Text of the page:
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Mayo Clinic workers on the front lines

Employees say they are happy to know they’re helping in some capacity during the COVID-19 pandemic

Area resident Deb Wessling had worked as a registered nurse for 43 years — including at Mayo Clinic Health System in Albert Lea and at Mayo Clinic in Rochester — when COVID-19 became a reality last year.

Furloughed in May and June when elective surgeries were limited, she was called back in July and worked another month before retiring in August.

Her retirement was short-lived, however, as she decided to return to the Albert Lea clinic to assist in whatever way she could.

Wessling said she watched on television as the pandemic continued to unfold in the weeks after her retirement. As she learned about the new vaccines that were being released, she decided she could help.

Registered nurse Deb Wessling had retired in August before returning in December to help administer COVID-19 vaccines. Provided

She contacted the Albert Lea clinic to see if she could help with the swab or vaccine clinics, and the week of Christmas she returned to work, this time administering vaccines.

“I feel like Santa Claus,” Wessling said. “The majority of these people are so excited to get this, and I am giving them a gift. I feel so good that I have a purpose in helping to put a stop to this pandemic.”

Wessling is one of many health care workers through Mayo Clinic Health System in Albert Lea who have worked on the front lines during the COVID-19 pandemic.

‘Making a difference in people’s lives’

Randi Monnahan-Chicos had also retired 3 1/2 years ago as a registered nurse after working in the cardiology department for 41 years at the Albert Lea, Rochester and Austin campuses.

She said she got involved because she came back to give flu shots in the fall, and when the hospital received the COVID-19 vaccine, she was asked to help with those.

Bags for the testing specimens are labeled with different priorities inside a cubicle at the Mayo Clinic Health System COVID-19 testing site at the East Annex in Albert Lea. Sarah Stultz/Albert Lea Tribune

“I’m happy to be back,” Monnahan-Chicos said. “I know there’s nursing shortages almost everywhere at this point. To help in this capacity so they don’t have to pull from other areas — to do this, it’s been a very pleasant experience and everyone seems grateful.”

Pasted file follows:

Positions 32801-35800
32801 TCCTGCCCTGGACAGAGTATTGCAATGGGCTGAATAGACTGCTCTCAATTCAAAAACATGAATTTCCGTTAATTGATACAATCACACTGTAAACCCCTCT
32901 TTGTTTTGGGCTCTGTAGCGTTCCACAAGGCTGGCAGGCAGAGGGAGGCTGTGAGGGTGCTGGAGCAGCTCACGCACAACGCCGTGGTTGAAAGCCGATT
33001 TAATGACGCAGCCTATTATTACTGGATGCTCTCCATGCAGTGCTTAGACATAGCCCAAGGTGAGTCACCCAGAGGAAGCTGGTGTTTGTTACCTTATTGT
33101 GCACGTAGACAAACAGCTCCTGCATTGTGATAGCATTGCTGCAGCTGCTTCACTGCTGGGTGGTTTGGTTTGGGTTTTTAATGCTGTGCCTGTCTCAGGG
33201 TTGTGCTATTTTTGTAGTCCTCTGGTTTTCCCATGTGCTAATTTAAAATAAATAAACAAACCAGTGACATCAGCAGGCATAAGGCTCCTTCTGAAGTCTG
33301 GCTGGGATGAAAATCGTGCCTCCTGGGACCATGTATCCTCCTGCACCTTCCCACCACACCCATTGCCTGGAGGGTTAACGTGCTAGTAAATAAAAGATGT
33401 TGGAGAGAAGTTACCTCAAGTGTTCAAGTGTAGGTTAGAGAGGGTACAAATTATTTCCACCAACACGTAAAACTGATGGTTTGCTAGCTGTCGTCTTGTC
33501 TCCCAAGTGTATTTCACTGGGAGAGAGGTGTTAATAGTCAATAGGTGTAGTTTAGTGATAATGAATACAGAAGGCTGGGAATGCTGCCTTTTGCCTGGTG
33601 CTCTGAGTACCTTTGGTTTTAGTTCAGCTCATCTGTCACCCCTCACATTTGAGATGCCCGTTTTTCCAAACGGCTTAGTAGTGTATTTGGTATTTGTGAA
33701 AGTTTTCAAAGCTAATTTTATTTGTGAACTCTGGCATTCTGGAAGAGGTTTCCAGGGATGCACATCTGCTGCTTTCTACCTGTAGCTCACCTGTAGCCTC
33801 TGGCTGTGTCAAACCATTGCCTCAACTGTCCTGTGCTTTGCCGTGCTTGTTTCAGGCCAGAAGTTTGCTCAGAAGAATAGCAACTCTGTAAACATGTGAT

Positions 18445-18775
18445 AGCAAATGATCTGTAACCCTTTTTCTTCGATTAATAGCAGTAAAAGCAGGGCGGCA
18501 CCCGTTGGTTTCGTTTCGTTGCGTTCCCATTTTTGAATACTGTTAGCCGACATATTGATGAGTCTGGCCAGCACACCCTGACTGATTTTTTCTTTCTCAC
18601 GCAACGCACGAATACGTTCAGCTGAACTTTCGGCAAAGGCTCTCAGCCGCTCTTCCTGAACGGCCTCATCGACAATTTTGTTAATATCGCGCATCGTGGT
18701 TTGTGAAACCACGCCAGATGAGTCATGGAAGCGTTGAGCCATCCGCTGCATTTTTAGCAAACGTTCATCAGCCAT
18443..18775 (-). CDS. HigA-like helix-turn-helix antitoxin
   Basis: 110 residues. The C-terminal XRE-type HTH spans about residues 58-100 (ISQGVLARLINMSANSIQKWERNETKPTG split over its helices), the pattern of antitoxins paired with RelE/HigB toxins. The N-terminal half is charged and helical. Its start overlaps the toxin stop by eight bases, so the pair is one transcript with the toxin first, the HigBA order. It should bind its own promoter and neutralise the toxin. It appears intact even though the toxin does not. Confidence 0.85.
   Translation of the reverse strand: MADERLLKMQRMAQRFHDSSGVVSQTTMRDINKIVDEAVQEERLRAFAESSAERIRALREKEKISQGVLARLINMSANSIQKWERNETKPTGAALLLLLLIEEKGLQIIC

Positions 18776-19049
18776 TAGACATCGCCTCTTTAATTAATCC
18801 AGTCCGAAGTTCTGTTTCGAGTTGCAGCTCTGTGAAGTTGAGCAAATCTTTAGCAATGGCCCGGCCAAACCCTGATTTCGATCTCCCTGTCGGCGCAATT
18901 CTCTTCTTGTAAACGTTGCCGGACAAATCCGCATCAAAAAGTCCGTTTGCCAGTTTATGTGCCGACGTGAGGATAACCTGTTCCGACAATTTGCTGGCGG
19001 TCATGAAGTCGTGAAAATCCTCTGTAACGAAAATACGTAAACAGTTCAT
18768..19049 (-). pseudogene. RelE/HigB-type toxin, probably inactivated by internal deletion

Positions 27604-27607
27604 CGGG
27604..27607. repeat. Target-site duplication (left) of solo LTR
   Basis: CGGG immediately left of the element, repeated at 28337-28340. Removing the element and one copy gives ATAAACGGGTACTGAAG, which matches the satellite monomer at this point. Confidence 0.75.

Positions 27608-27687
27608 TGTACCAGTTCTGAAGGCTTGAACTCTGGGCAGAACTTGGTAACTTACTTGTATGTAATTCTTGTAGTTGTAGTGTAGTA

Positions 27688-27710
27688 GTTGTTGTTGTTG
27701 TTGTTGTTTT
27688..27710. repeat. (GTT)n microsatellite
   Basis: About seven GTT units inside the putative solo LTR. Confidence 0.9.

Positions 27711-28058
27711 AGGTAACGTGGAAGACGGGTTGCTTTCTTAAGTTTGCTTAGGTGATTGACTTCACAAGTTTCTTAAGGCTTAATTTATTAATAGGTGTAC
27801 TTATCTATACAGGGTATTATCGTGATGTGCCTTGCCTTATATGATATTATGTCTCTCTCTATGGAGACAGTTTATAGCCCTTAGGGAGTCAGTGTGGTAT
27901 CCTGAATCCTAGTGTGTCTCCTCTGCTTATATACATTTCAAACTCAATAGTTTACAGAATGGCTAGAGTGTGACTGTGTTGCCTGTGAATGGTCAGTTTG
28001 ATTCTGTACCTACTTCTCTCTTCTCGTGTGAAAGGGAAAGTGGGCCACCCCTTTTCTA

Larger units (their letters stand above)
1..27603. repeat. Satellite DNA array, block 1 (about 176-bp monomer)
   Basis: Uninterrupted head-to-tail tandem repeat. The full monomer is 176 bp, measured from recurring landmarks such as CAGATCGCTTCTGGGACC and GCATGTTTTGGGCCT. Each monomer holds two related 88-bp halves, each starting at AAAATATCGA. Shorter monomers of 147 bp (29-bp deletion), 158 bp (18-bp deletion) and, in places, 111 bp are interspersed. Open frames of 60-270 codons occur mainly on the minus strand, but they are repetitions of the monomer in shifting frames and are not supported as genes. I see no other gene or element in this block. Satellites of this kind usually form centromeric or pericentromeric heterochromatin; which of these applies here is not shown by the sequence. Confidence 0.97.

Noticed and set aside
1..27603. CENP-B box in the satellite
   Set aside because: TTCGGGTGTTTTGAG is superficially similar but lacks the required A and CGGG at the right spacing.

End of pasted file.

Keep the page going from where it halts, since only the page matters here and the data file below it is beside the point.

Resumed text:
She said it gives her a good feeling to be a part of helping during the pandemic.

“I’ve always wanted to make a difference in people’s lives,” she said. “It feels good to be back doing that again.”

‘You feel good to know that you are helping’

Before COVID-19, Maxine Borge worked in registration for the family practice department on the fourth floor of Mayo Clinic Health System in Albert Lea.

In April or May 2020 she volunteered to join the registration staff at the Albert Lea COVID-19 testing site, checking in patients for their appointments to get tested for the virus.

For much of the summer, that meant working in the heat and humidity as the testing site was outdoors in a parking lot.

She greeted the patients and radioed inside the building as the other workers prepared and then conducted the testing.

The testing site moved indoors when colder weather arrived.

“It does make you feel good to know that you are helping,” said Borge, who has worked in desk operations and appointment services at the clinic for 17 years.

“There were a lot of patients that are very scared. It’s reassuring to talk to them and to let them know we’re here for them and we want to make this as best as we can for them,” she said.

Stefanie Stevens, a registered nurse who has also worked at the COVID-19 testing site, said staff are passionate about serving their patients, and patients in turn are appreciative and kind even though they are in an unfortunate situation.

Stevens, who has worked at Mayo Clinic Health System in Albert Lea for two years, said the family practice nurses were required up until November to take shifts at the testing site.

‘We’re not just getting this for ourselves’

Despite working in settings where they encountered patients with COVID-19, Borge and Stevens said none of the RNs nor the swabbers at the testing site tested positive for the virus.

Borge said they were never worried because they wore the proper personal protective equipment.

The women said they also believe strongly in facemasks and other safety precautions.

Monnahan-Chicos said wearing masks and properly sanitizing hands are two things that can be done to keep everyone healthier.

Wessling also talked about the importance of getting the vaccine — not so much for yourself, but for others.

“We’re not just getting this for ourselves,” she said. “We’re getting this for our family members, our relatives and for those people who cannot get this vaccine.”

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‘We’re going to get through it’